Apple's Foxconn Factories Being Audited
The president of the Fair Labor Association, a nonprofit the manufacturer joined a month ago as its first technology company member, began the first "special voluntary audit" at Foxconn City in Shenzhen on Feb. 13.
Apple announced Feb. 13 that the president of the Fair Labor Association, Auret van Heerden, began the first inspection in its audits of the manufacturer's final assembly suppliers, including the Foxconn factories in Shenzhen and Chengdu, China, that have been widely criticized as grueling for workers. Apple joined the nonprofit FLA a month ago and is its first technology member, according to that January 2012 announcement.
FLA is focused on working conditions inside factories, wherever they are located. It has developed a Workplace Code of Conduct that is based on ILO standards, along with a monitoring, remediation, and verification process to achieve compliance with the standards.
Van Heerden began at the Foxconn City facility in Shenzhen, according to Apple.
"We believe that workers everywhere have the right to a safe and fair work environment, which is why we've asked the FLA to independently assess the performance of our largest suppliers," said Tim Cook, Apple's CEO. "The inspections now underway are unprecedented in the electronics industry, both in scale and scope, and we appreciate the FLA agreeing to take the unusual step of identifying the factories in their reports."
In its news release, Apple said FLA "will interview thousands of employees about working and living conditions including health and safety, compensation, working hours and communication with management. The FLA’s team will inspect manufacturing areas, dormitories and other facilities, and will conduct an extensive review of documents related to procedures at all stages of employment."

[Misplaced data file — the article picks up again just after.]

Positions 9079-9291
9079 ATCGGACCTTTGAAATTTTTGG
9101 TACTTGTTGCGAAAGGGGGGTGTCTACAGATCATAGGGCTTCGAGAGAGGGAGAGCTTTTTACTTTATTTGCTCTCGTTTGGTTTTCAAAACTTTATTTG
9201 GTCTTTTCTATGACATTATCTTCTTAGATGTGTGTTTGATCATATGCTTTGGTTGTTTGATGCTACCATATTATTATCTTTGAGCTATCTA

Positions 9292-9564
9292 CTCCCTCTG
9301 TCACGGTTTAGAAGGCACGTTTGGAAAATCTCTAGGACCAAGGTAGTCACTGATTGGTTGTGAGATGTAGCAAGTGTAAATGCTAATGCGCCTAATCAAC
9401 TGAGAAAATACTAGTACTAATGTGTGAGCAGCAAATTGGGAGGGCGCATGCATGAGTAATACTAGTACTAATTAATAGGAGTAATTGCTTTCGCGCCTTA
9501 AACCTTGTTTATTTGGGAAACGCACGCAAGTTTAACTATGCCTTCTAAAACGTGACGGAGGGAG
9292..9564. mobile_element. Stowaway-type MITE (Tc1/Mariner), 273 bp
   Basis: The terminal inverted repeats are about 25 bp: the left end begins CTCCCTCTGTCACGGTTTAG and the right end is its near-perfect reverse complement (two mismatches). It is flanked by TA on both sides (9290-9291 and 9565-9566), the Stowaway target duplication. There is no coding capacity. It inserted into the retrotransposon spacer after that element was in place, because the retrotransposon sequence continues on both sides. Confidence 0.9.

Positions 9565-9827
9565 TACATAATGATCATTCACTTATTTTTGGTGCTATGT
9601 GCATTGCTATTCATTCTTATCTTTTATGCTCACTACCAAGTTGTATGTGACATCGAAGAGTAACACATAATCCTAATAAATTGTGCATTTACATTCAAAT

Apple's suppliers will fully cooperation with FLA and allow unrestricted access to their operations. FLA's findings and recommendations from the first assessments will be posted in early March at www.fairlabor.org. When all of the inspections are finished, the nonprofit will have evaluated facilities where more than 90 percent of Apple’s products are assembled.
Apple said it "has audited every final assembly factory in its supply chain each year since 2006, including more than 40 audits of Foxconn manufacturing and final assembly facilities. Details of Apple's supplier responsibility program, including the results of more than 500 factory audits led by Apple throughout its supply chain over the past five years, are available at www.apple.com/supplierresponsibility."
The health and safety component of Apple's Supplier Code of Conduct and 2012 Progress Report, dated January 2012, is available here.